directory. Unlike the first two projects, you will not need to
learn any new Nachos modules and will continue to use functionality
that you became familiar with in project 2. Before starting your
implementation, also see the Tips section
Central to this project are the following design aspects:
- TranslationEntry bits. You will extend your kernel's
handling of the page tables to use three special bits in each
- Valid bit: Nachos will set or clear the valid bit in each TE to
tell the CPU which virtual pages are resident in memory (a valid
translation) and which are not resident (an invalid translation).
If a user process references an address for which the TE is marked
invalid, then the CPU raises a page fault exception and transfers
control to the Nachos exception handler.
- Used bit: The CPU sets the used bit (aka reference bit) in the
TE to pass information to Nachos about page access patterns. If a
virtual page is referenced by a process, the machine sets the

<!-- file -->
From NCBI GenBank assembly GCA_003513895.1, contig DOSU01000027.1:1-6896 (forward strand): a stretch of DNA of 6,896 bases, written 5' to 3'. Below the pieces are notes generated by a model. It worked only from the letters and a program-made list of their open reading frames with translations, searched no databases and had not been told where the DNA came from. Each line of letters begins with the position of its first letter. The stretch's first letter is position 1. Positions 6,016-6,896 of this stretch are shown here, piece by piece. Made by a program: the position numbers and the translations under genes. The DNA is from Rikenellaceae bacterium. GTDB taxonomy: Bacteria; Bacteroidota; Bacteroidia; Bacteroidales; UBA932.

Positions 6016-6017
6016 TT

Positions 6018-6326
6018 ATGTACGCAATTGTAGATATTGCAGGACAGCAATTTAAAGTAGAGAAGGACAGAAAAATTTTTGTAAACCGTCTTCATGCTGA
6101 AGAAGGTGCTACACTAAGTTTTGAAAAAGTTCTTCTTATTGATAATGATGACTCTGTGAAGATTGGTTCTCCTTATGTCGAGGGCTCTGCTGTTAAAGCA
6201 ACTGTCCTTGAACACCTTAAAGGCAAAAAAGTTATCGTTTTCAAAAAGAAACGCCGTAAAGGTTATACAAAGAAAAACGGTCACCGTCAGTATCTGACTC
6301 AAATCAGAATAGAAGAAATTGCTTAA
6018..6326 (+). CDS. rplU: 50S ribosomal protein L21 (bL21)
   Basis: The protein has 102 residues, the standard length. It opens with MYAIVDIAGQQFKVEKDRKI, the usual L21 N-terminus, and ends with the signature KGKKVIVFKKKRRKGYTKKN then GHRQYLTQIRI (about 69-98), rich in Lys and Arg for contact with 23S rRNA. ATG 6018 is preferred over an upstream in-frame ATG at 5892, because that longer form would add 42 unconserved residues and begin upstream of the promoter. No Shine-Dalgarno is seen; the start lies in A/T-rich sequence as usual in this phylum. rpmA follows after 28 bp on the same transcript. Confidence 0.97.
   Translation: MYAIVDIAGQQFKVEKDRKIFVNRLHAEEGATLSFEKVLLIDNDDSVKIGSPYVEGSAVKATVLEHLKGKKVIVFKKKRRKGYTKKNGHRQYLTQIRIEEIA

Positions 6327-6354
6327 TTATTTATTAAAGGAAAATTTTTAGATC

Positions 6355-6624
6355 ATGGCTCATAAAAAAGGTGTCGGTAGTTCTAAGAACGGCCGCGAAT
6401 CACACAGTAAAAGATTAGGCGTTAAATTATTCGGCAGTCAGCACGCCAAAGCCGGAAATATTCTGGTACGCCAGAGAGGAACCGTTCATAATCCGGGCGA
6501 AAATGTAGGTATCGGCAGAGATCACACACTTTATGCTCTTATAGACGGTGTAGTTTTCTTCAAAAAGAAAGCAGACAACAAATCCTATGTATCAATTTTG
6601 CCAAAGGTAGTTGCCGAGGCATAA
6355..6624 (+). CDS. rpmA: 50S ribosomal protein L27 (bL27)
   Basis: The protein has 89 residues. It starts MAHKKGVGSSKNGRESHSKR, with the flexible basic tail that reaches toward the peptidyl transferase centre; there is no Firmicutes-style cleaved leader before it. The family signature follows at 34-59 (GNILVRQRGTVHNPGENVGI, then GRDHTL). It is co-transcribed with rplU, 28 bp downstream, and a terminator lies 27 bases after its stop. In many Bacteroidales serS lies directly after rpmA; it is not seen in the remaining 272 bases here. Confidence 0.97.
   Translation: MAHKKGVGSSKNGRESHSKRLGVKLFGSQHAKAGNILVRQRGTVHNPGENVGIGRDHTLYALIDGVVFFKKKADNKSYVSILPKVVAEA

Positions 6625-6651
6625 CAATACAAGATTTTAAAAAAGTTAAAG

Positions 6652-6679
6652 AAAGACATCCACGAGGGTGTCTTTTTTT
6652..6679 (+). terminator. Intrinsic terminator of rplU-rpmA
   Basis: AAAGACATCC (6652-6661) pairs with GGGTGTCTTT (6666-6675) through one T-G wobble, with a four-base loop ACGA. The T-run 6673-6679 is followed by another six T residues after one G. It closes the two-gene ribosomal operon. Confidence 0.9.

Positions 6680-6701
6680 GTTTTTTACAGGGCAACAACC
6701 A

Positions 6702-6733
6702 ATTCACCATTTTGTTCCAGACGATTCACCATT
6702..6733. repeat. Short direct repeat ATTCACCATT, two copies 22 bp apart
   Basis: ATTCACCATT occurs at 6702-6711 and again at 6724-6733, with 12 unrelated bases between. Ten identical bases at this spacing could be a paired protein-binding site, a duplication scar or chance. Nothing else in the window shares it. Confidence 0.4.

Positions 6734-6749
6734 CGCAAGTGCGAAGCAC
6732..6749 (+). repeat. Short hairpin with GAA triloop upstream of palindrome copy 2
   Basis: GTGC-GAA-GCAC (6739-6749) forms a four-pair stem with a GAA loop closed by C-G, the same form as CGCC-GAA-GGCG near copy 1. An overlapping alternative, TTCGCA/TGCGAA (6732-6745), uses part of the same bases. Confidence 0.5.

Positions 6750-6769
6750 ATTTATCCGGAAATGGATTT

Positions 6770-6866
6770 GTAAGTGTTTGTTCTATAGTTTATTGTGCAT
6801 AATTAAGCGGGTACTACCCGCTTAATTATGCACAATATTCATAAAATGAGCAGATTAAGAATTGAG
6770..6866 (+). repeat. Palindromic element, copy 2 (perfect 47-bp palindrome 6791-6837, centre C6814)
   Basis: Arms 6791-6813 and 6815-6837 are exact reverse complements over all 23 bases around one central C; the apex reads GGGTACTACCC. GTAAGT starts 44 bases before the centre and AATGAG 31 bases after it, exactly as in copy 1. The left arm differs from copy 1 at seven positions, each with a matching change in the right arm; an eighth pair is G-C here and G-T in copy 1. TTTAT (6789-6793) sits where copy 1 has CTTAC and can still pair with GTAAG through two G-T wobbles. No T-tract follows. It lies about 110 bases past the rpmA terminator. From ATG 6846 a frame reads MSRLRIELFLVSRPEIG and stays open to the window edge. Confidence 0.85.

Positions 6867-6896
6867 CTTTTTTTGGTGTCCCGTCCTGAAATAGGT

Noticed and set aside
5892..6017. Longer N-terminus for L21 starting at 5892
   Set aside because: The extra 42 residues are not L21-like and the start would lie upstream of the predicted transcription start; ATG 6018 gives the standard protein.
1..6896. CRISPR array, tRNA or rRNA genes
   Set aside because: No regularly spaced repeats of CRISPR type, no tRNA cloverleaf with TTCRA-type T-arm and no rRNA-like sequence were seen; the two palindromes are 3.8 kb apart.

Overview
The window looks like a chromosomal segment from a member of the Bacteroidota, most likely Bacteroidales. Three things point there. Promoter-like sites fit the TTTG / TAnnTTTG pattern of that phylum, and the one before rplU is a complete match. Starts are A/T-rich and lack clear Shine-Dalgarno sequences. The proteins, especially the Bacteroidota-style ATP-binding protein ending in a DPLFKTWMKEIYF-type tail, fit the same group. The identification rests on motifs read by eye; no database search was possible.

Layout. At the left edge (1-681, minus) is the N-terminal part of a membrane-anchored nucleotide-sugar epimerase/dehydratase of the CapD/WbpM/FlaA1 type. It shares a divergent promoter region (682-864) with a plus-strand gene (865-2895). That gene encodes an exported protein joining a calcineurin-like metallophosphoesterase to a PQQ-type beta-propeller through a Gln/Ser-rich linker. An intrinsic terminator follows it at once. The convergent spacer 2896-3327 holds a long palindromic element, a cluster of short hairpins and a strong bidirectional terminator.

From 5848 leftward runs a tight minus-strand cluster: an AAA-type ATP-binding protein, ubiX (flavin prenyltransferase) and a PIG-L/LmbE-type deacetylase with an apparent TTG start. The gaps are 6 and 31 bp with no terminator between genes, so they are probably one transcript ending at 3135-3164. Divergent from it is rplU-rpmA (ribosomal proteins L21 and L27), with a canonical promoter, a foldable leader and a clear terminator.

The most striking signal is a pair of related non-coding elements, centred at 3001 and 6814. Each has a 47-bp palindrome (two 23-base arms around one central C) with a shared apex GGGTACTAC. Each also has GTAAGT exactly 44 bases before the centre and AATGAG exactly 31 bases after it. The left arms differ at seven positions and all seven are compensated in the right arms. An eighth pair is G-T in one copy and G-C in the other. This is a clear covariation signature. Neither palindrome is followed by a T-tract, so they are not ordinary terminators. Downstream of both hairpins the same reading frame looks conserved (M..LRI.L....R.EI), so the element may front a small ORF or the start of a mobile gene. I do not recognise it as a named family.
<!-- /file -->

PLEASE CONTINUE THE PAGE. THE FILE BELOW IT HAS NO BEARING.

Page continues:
corresponding TE reference bit to inform the kernel that the page
is active. Once set, the reference bit remains set until the
kernel clears it.
- Dirty bit: The CPU sets the dirty bit in the TE whenever a
process executes a store (write) to the corresponding virtual
page. This step informs the kernel that the page is dirty; if the
kernel evicts the page from memory, then it must first "clean" the
page by writing its contents to disk. Once set, the dirty bit
remains set until the kernel clears it.
- Swap File. To manage swapped out pages on disk, use
the StubFileSystem (via ThreadedKernel.fileSystem)
as in project 2. There are many design choices, but we suggest
using a single, global swap file across all processes. This file
should last the lifetime of your kernel, and be properly deleted
upon Nachos termination. Be sure to choose a reasonably unique file
When designing the swap file, keep in mind that the units of
swap are pages. Thus you should try to conserve disk space using
the same techniques applied in virtual memory: if you end up
having gaps in your swap space (which will necessarily occur with
a global swap file upon program termination), try to fill them.
As with physical memory in project 2, a global free list works
well. You can assume that the swap file can grow arbitrarily, and
that there should not be any read/write errors. Assert if there
- Global Memory Accounting.
In addition to tracking free pages (which may be managed as in
project 2), there are now two additional pieces of memory
information of relevance to all processes: which pages are pinned,
and which process owns which pages. The former is necessary to